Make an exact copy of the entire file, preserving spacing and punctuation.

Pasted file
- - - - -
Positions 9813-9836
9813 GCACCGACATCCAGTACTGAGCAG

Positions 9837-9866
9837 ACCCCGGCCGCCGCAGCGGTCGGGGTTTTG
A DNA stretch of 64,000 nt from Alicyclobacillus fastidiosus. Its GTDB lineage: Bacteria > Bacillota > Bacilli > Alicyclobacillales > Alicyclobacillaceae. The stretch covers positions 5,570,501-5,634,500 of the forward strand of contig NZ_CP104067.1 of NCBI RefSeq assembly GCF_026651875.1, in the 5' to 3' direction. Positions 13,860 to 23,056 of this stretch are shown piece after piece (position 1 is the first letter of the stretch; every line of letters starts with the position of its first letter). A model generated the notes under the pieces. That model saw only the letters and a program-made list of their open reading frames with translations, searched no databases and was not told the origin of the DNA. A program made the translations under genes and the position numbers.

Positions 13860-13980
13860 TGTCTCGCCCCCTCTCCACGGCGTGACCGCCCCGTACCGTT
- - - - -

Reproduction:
Positions 9813-9836
9813 GCACCGACATCCAGTACTGAGCAG

Positions 9837-9866
9837 ACCCCGGCCGCCGCAGCGGTCGGGGTTTTG
A DNA stretch of 64,000 nt from Alicyclobacillus fastidiosus. Its GTDB lineage: Bacteria > Bacillota > Bacilli > Alicyclobacillales > Alicyclobacillaceae. The stretch covers positions 5,570,501-5,634,500 of the forward strand of contig NZ_CP104067.1 of NCBI RefSeq assembly GCF_026651875.1, in the 5' to 3' direction. Positions 13,860 to 23,056 of this stretch are shown piece after piece (position 1 is the first letter of the stretch; every line of letters starts with the position of its first letter). A model generated the notes under the pieces. That model saw only the letters and a program-made list of their open reading frames with translations, searched no databases and was not told the origin of the DNA. A program made the translations under genes and the position numbers.

Positions 13860-13980
13860 TGTCTCGCCCCCTCTCCACGGCGTGACCGCCCCGTACCGTT